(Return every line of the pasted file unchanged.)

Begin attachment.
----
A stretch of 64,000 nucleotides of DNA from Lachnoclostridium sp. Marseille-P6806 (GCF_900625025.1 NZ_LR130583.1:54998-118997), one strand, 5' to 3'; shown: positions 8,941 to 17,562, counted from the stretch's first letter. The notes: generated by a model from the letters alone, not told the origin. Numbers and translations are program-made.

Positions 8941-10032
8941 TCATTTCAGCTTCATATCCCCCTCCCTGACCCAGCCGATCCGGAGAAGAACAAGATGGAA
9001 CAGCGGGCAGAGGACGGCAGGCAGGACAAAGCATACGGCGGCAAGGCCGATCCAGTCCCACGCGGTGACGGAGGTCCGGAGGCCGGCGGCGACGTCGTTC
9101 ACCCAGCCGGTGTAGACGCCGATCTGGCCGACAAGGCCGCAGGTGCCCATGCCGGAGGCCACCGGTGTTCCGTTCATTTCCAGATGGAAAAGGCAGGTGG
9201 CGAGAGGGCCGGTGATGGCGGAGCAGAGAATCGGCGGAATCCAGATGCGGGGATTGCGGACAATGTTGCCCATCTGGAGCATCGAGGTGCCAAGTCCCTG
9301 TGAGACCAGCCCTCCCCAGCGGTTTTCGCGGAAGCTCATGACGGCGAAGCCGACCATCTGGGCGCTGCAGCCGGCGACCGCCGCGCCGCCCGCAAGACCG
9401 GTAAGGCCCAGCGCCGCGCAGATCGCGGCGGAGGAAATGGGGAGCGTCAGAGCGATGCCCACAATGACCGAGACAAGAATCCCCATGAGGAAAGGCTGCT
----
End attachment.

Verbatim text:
A stretch of 64,000 nucleotides of DNA from Lachnoclostridium sp. Marseille-P6806 (GCF_900625025.1 NZ_LR130583.1:54998-118997), one strand, 5' to 3'; shown: positions 8,941 to 17,562, counted from the stretch's first letter. The notes: generated by a model from the letters alone, not told the origin. Numbers and translations are program-made.

Positions 8941-10032
8941 TCATTTCAGCTTCATATCCCCCTCCCTGACCCAGCCGATCCGGAGAAGAACAAGATGGAA
9001 CAGCGGGCAGAGGACGGCAGGCAGGACAAAGCATACGGCGGCAAGGCCGATCCAGTCCCACGCGGTGACGGAGGTCCGGAGGCCGGCGGCGACGTCGTTC
9101 ACCCAGCCGGTGTAGACGCCGATCTGGCCGACAAGGCCGCAGGTGCCCATGCCGGAGGCCACCGGTGTTCCGTTCATTTCCAGATGGAAAAGGCAGGTGG
9201 CGAGAGGGCCGGTGATGGCGGAGCAGAGAATCGGCGGAATCCAGATGCGGGGATTGCGGACAATGTTGCCCATCTGGAGCATCGAGGTGCCAAGTCCCTG
9301 TGAGACCAGCCCTCCCCAGCGGTTTTCGCGGAAGCTCATGACGGCGAAGCCGACCATCTGGGCGCTGCAGCCGGCGACCGCCGCGCCGCCCGCAAGACCG
9401 GTAAGGCCCAGCGCCGCGCAGATCGCGGCGGAGGAAATGGGGAGCGTCAGAGCGATGCCCACAATGACCGAGACAAGAATCCCCATGAGGAAAGGCTGCT